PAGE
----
Where should you invest if you want to make the biggest impact on children, the future of the country? In their mothers.
There are so many ways to improve the lives of children:
- Improving their schools
- Changing their nutritional habits
- Increasing access to healthcare
- Reducing violence in and around their homes
But mothers have the biggest impact on children by far. Help the mother be terrific, and you help the child. This makes sense intuitively, but many studies reveal the surprising size and nature of that impact. Here’s just a sampling:
- Who is more important: Parents or schools?
- Impact on learning: An 8-year study of teenagers found that, regardless of income level, “the parental effect on test results is around five times more powerful than the influence of pupils’ schooling.”
- Impact on the foundations for learning: Researchers found that the more that parents talk to (and with!) their infants and toddlers the higher the children’s IQ and school performance.
- Does a mother’s education affect the child?
- The impact on performance at school: One study of welfare-to-work mothers who were given education found that causal positive impact. “Increases in maternal education are positively associated with children’s academic school readiness, and negatively associated with mothers’ reports of their children’s academic problems “
- The impact on how much schooling the child pursues and social mobility: Another study found that mother’s education level, not the father’s education level influenced whether teens stayed on at school and went on to study at university and to social mobility within the family. “Researchers found that for every year a woman stayed in full-time education, the likelihood of her daughter also staying for an extra year increased by 20 per cent.”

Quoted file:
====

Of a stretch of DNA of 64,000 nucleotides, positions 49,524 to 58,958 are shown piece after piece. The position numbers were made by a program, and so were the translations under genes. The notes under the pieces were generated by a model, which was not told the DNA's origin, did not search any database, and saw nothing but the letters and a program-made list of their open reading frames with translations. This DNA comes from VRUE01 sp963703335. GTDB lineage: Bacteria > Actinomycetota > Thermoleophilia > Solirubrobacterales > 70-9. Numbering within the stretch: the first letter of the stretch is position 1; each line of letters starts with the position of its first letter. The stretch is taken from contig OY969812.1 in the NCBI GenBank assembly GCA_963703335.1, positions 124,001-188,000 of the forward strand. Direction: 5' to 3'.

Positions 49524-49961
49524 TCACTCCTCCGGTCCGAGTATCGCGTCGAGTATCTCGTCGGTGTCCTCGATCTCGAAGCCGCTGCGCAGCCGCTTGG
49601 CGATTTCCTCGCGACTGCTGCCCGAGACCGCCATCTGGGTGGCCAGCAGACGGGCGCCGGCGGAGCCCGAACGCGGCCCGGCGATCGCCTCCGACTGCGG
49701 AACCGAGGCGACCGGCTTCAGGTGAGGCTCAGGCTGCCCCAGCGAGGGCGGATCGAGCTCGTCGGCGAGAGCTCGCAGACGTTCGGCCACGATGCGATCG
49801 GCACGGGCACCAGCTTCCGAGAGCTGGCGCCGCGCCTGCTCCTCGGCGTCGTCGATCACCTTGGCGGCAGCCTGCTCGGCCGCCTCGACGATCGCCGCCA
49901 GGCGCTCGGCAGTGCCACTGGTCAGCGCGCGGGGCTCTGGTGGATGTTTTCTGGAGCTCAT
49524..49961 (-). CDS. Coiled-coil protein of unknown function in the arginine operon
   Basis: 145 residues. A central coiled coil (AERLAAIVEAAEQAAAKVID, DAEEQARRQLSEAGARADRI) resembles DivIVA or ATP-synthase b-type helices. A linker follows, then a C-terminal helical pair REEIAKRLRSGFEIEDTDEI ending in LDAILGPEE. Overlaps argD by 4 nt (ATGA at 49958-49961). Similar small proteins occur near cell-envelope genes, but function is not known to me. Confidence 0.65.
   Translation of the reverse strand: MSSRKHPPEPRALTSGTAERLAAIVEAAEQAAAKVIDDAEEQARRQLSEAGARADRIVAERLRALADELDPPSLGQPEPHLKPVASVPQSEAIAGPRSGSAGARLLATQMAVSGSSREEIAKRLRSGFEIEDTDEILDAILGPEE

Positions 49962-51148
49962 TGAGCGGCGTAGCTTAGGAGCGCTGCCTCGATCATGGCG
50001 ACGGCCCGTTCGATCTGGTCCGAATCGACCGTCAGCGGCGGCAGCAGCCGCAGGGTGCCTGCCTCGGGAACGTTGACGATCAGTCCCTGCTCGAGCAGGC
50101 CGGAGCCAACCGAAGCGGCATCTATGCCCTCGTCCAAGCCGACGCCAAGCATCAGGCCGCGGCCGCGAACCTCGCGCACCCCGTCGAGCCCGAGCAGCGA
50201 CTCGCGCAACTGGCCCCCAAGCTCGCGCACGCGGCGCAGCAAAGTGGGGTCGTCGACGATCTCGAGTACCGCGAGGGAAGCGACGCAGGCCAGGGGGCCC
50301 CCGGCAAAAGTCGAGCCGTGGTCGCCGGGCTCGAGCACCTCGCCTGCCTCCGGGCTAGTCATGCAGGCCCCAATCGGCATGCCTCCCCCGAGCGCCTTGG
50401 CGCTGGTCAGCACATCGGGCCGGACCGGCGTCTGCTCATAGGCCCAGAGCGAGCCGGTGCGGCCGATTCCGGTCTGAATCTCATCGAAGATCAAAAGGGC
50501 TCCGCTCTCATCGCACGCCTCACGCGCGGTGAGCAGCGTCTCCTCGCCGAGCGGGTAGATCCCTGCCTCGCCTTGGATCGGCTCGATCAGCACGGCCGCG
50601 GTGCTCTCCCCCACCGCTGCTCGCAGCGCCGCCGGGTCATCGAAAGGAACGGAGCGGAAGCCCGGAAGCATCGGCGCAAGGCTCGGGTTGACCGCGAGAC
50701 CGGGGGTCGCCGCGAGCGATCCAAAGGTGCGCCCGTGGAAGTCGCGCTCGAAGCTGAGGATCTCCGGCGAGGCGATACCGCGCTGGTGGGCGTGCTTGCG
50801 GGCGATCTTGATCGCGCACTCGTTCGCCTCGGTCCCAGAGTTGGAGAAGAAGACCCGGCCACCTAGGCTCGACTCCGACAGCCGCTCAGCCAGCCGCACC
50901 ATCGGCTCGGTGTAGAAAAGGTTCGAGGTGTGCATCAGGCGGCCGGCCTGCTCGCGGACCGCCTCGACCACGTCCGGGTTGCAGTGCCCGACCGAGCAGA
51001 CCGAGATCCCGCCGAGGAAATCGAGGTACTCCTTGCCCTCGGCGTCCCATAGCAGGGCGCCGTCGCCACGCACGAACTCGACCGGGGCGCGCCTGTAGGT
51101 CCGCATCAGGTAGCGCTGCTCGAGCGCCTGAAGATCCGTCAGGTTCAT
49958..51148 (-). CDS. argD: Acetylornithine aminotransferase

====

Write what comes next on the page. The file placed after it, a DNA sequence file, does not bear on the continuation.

- Does good parenting lead to better citizens? The Partnership for America’s Economic Success did an exhaustive review of whether parenting education initiatives lead to big societal benefits. The initial results are exciting: “Benefit-cost ratios ranged from 1.8 (for the HIPPY program) to 2.9 (for the Nurse Family Partnership program, full sample), with even greater benefit-cost ratios for higher-risk families (5.7 per high-risk mother in the Nurse Family Partnership program, and 2.2 per at-risk family, on average, across numerous rigorously evaluated home visiting programs). Thus, every dollar invested in these parenting education programs returned, on average, between $1.80 and $5.70 (depending on the sample, the program, and the range of benefits considered in the estimations).
So parents — especially mothers — hold the key to what kind of employees, neighbors, and citizens will roam this country. The impact of boosting the parenting and personal development of low-income mothers is especially high. With solid nurturing from mothers, children can get the full benefit of the opportunities available to them, regardless of how meager or rich those opportunities are. Moreover, a mother who can impart foundational traits like character, dedication, ambition, or discipline, positions her child to succeed despite challenges.
Wondering where to put your energy or money to make the US strongest? Invest in low-income mothers.
– George Washington, son of a single mother